Construction, Economic Development, and Real Estate

Region finds itself in landlord market

Limited vacancies make desirable commercial real estate locations harder to find.

April 20, 2018
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The West Michigan commercial real estate market has been at a standstill recently.

For several years, landlords have been benefiting from limited vacancies within the region, leaving tenants with less commercial space.

“In general, it has been a landlord market since the (stock market crash) recovery really took hold, so probably the last five to seven years,” said Jeffrey Hainer, Colliers International West Michigan senior research analyst.

He said West Michigan recovered quicker and better than most cities because commercial space has become limited, and desirable locations and buildings are difficult to find.

As a result, landlords can dictate lease negotiations by selecting their preferred tenants and offer fewer concessions, according to Hainer.

The landlord-favored market is derived from construction costs.

“Construction costs are so high that new products aren’t being built as much as they should be. Therefore, existing landlords are benefiting from that, as well,” Hainer said. “If construction costs start to come down, it will definitely even things, but we don’t see that happening in the future.”

In 2017, Hainer said Colliers completed 359 leasing transactions, 22 more than 2016.

The commercial market is broken up into different sectors, such as office, industrial and retail.

Hainer said office spaces tend to be located in either suburban areas or downtown.

“Image and parking are two key items with office space,” Hainer said. “If you are a high-profile law firm looking to attract the best young attorneys, then you likely are going to pay a little more for some really cool downtown space.

“Talent attraction and retention are big in the office market right now. If you have a high demand for close parking and/or are a bit more price-conscious, you are likely looking in the suburbs. Amenities are also big for office space, like workout facility, coffee shop/café and bike room.”

Jill Langosch, vice president of research at CBRE Grand Rapids, said the office market is somewhat of a landlord market depending on the submarket in Grand Rapids. She said the average office vacancy rate is 13.9 percent.

According to the first quarter study of 2018 by CBRE Grand Rapids and released April 20, the office market is comprised of nearly 15.8 million square feet of leasable office space separated into five corridors in Grand Rapids: Central Business District, Northeast, Northwest, Southwest and Southeast.

There are about 13.9 million square feet of rentable professional offices in Grand Rapids, but only about 2.02 million square feet are available to lease, per the study. There are approximately 1.9 million square feet of leasable medical offices in the market; however, only 142,248 square feet of medical offices are vacant. Downtown and Southeast submarkets are where most office spaces are located, according to CBRE Grand Rapids.

Haines categorizes industrial space as utility, where location is a little less important. He said that space tends to be close to highways and distribution channels.

“Industrial-specific characteristics include things like dock doors, power, ceiling height, column spacing, etc.,” Hainer said. “The space is for making and/or storing widgets. It doesn’t need to look pretty; it just has to function efficiently for your operation.”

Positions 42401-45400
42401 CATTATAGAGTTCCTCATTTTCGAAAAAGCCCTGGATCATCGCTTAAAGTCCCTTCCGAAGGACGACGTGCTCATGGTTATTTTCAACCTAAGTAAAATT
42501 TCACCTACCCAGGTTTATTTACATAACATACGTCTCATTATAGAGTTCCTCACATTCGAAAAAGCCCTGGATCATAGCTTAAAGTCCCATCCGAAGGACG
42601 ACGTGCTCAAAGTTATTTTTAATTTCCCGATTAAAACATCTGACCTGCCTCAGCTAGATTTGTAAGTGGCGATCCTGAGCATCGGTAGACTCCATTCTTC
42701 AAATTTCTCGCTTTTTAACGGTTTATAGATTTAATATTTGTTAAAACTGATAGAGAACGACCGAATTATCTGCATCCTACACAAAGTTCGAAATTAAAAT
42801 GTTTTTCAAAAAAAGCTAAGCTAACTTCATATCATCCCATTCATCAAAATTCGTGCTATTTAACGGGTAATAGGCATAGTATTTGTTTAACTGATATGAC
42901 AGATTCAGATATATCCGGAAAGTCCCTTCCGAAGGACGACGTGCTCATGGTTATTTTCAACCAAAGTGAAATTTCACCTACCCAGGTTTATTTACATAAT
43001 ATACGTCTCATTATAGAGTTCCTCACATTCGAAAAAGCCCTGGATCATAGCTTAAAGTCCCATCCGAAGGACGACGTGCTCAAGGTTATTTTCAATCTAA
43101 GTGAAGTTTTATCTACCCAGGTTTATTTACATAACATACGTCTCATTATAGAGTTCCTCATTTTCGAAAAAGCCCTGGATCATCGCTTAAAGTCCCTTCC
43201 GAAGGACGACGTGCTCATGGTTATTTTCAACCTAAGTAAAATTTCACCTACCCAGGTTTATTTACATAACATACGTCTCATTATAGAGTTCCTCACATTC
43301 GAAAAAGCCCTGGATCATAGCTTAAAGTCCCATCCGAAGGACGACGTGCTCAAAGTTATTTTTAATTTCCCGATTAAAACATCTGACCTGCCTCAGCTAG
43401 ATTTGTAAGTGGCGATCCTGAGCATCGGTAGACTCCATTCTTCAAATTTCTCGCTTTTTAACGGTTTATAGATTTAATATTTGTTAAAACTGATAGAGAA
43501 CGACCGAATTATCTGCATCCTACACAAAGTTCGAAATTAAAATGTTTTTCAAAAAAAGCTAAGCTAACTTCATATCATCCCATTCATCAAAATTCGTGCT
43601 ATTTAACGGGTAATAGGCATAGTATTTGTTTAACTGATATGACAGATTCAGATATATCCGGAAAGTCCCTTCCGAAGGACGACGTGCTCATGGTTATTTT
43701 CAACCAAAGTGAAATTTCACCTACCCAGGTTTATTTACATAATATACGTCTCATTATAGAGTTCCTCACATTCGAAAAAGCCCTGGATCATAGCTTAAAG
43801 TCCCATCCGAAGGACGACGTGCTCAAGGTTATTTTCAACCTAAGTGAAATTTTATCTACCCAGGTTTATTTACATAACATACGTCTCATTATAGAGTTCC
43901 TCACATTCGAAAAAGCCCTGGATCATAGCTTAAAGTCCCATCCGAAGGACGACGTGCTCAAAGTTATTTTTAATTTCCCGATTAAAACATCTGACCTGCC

The industrial market in Kent County has over 52.5 million square feet of leasable warehouse and manufacturing space, according to the study.

“Industrial (market) average vacancy is 2.1 percent — clearly a landlord market even though there are a number of speculative buildings under construction,” Langosch said.

Southeast Grand Rapids, home to Steelcase, Gerald R. Ford International Airport, Lacks Enterprises and Roskam Baking Company, is where 45 percent of Kent County’s gross industrial product originates.

There is about 24.2 million square feet of rentable space in the Southeast Grand Rapids market but only 910,745 square feet is available. The least favorable industrial location is Northeast Grand Rapids, where there is 2.1 million square feet of rentable space but no vacant space.

With another HopCat opening at the former Fajita Republic on East Beltline Avenue NE, and the recent opening of the Fowling Warehouse in the former Family Fare location on Cascade Road SE, the availability of rentable retail space has decreased in the first quarter of 2018, per CBRE Grand Rapids. The availability of vacant space has declined from 7.2 percent in the fourth quarter of 2017 to 6.9 percent in the first quarter of 2018.

There is about 13.8 million square feet of rentable retail space available in Grand Rapids, but only about 1.5 million square feet is available for lease. As a result, Haines said retailers are forced to locate to unexpected locations.

“National retailers that want to be in our market almost exclusively desire to locate to that ‘Main and Main’ in the power retail corridors (28th Street SE, Alpine Avenue, Rivertown, etc.),” Hainer said.

“They will pay a premium to locate there (if they can find space). Right now, because it is so tight out there, especially in those corridors, brokers and companies need to get creative. Chick-fil-A just built a store on the corner of East Beltline and 28th on what used to be a parking lot. No one really ever thought to build there, but they were so eager to be located near there that they came up with a creative solution.”

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